That Time When I Talked to Deftones

Alternative rock band DEFTONES celebrate the 20th anniversary of their most notable album to date.

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Deftones_2000_Photo by James Minchin_1
Photographed by James Minchin III

Deftones have been one of those bands that I listened to when I started working for a music magazine. I remember that I got into them just the same time when I started listening to Incubus, Korn, and A Perfect Circle. There’s something about their music that’s very distinct—the louds and softs, the breathy singing voice of Chino Moreno, and the intense connect of the band’s rhythm section. Eight studio albums have been released by the band with another one on the works and said to be released within the year. But this year, Deftones are celebrating the 20th anniversary of one of the most influential albums that they’ve produced, their third album White Pony.

I had the pleasure of speaking to three of the members of Deftones—frontman and guitarist Chino Moreno, drummer Abe Cunningham, and turntablist Frank Delgado, whom I got to interview back in 2016 about their album Gore. I was just supposed to be listening in together with other media representatives around the world at the press con that was held via Zoom, when surprisingly, I was connected and was already being greeted by all three together with the Q&A moderator. I had a few seconds to gather my composure and finally, said Hi to everybody. I told them that I’m from the Philippines and that I was there during their first concert here in Manila. “That was so much fun, it was such a trip. We were so amazed. To go there and see how many people showed up, it was crazy. We were like, “What?!” It was just an awesome feeling, I remember. It was a great time,” says Chino.

With the current worldwide situation caused by Covid-19, the band had to cancel their North American tour dates and currently rescheduling it for next year. Read on as Chino, Abe, and Frank talked more about White Pony, working with Terry Date, and their unfinished album Eros.

When you play the songs from White Pony, does it take you back to when you wrote the songs and what they meant to you when you were writing them or are these songs upheld to be reinterpreted in the present day?

Abe Cunningham: You always go back to where they came from but I guess after twenty years in this particular album, having playing these songs over and over, you find new ways to give them life. But you always go back to that core; it’s always in there but you reinvent.

Chino Moreno: It’s a little bit of both. We’re always looking for ways to breathe new life into stuff. Some moments are nostalgic. You’d hear certain notes making your hair stand-up in a certain way. For the most part, the record and its entirety has its nuances that we’re always able to dig in and bring out.

How did you decide the singles for White Pony?

Chino: I had a little bit of back and forth with the label at that time when we were trying to pick the first single and up to that point, we never really thought about our songs being radio friendly. We’re lucky enough to get some airplay for “My Own Summer” and “Be Quiet and Drive” from the record before that but for this one, a lot of people would say that, “Okay, you’ve got this record. What song do you feel like the strongest song?” In my mind, I felt that “Change” was the strongest song, I still think it is. I think it’s probably our biggest commercially successful song to this date. A lot of times I think the labels would want you to put out something first just to tease then come with the bigger song. But me, I just want to come out with our best foot forward. I had to convince some of the guys at the label to go with it but I think that they agree with me that the song was the best too but they were trying to strategize more. As to me, I just like people to hear the song right now especially in the climate where music was at the time was a lot more fist pumpy stuff, rock n’ roll stuff. That song was a little more serial, for lack of a better word, it had a little darker vibe into it. It didn’t really fit to what was contemporary at that time but in my mind, I figured, that would make us standout a little bit from what else was going on.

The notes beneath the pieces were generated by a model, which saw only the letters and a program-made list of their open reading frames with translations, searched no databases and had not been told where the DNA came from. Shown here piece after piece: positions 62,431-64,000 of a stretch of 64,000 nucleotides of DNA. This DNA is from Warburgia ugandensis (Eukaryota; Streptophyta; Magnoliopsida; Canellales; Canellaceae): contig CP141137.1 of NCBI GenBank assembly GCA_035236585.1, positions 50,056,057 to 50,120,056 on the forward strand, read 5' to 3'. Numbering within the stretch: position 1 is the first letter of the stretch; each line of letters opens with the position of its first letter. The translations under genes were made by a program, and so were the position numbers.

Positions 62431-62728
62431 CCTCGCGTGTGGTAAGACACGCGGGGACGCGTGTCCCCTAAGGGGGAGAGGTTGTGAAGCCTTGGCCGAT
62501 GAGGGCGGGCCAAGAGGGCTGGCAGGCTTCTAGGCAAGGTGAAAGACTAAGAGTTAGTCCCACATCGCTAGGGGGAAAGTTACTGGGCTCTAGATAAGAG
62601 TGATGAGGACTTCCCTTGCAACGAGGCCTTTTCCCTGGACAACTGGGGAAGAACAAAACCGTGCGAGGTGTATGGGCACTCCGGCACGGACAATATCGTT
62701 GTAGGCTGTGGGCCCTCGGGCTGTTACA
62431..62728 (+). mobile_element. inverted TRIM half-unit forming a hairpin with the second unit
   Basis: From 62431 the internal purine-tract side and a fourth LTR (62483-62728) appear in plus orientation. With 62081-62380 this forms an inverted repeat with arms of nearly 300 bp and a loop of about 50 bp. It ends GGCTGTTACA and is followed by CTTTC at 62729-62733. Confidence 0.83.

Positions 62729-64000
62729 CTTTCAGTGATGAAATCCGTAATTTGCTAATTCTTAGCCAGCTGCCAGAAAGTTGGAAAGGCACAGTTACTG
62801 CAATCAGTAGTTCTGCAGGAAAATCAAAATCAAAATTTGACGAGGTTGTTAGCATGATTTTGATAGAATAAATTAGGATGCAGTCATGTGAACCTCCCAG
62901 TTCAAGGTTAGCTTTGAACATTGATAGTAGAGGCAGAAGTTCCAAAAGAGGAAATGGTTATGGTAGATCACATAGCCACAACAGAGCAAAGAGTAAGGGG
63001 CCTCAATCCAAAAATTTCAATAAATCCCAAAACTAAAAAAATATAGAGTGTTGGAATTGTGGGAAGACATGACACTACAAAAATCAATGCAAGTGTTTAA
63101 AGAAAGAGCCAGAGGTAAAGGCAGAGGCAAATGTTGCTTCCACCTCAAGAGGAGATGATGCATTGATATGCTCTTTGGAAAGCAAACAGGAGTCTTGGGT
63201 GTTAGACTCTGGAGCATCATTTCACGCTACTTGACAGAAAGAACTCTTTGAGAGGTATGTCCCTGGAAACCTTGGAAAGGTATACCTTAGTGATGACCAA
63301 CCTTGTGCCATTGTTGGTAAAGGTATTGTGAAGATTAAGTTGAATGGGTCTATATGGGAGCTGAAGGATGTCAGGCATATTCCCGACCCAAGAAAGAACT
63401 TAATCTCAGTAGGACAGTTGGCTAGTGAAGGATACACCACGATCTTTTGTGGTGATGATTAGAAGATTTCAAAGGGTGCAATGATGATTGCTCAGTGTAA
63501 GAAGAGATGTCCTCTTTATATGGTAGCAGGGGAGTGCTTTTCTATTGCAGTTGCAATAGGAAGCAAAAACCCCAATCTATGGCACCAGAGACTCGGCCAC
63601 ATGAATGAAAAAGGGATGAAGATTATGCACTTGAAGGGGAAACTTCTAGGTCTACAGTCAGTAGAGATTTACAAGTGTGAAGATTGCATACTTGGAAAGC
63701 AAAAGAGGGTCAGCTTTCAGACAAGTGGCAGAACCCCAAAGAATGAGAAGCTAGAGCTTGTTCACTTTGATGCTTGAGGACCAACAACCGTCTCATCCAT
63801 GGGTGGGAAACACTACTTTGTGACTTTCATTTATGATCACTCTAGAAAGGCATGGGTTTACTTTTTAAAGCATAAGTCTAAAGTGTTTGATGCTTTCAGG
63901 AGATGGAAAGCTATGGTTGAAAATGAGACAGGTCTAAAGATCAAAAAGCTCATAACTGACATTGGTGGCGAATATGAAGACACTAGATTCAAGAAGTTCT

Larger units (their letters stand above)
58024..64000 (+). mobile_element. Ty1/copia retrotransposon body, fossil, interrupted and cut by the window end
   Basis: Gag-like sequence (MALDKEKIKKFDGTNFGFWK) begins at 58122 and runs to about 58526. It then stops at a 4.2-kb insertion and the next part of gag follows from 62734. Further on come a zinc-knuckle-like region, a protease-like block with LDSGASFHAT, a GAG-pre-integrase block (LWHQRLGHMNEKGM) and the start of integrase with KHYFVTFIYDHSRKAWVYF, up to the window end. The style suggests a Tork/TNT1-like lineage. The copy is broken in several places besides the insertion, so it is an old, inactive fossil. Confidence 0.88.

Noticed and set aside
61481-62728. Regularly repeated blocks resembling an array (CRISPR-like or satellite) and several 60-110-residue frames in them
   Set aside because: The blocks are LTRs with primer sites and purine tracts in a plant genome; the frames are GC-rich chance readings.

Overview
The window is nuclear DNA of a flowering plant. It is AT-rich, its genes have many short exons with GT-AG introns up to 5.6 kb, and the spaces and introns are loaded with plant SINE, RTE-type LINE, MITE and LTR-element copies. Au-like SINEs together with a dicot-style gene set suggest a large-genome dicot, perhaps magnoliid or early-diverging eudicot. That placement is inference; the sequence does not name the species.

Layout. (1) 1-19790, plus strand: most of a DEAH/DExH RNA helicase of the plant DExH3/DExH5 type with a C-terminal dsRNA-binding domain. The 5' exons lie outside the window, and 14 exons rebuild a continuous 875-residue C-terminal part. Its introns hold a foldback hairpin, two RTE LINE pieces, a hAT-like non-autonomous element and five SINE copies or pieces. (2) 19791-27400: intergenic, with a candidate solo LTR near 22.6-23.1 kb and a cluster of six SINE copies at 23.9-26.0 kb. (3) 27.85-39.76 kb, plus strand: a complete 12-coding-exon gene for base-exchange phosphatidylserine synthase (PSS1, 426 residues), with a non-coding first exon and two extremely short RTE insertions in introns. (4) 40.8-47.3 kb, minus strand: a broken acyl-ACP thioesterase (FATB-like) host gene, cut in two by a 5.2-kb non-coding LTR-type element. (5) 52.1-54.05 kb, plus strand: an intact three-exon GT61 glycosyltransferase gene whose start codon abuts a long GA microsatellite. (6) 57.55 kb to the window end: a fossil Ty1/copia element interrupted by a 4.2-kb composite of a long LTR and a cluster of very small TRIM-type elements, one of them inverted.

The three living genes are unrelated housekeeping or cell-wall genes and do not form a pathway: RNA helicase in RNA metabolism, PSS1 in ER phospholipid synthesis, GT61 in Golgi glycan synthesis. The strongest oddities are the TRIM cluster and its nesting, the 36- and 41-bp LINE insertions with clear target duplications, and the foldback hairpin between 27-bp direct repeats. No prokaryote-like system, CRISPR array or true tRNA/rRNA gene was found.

While we’re making the music and before the record comes out, we really don’t sit and think about that kind of stuff. When you’re making music, it’s not really good to put it in categories. It’s good to just let it become whatever it is and then make that last-minute decision when it’s time to go.

by Frank Maddock

With this 20th anniversary of White Pony as well as bringing your thoughts back to that classic album of yours, has it drawn your attention back to Eros, which never came out, and reignited any plans to finish it off?

Chino: I say quite the opposite, I mean because we’ve been working on the new record and the reissue of White Pony, that we really haven’t put much time or thought into it. I think it’s been said before that the record itself was not finished when we put it to the side to work on Diamond Eyes. It needs an extensive amount of work to actually finish the record, that would be harder than making a new record because you’re going back on ideas that were not all the way flushed out and trying to flush them out on a different decade. It wouldn’t be as easy as like finishing a couple guitars and a couple of vocals; it has to be looked at again. I know people hold it special. We hold it special even though it’s not completed because it’s one of Chi’s (Cheng) last thing that he worked on with us. It’s just a difficult thing to figure out when we’re going to dive back in and get to work on it because it’s definitely going to be a big project.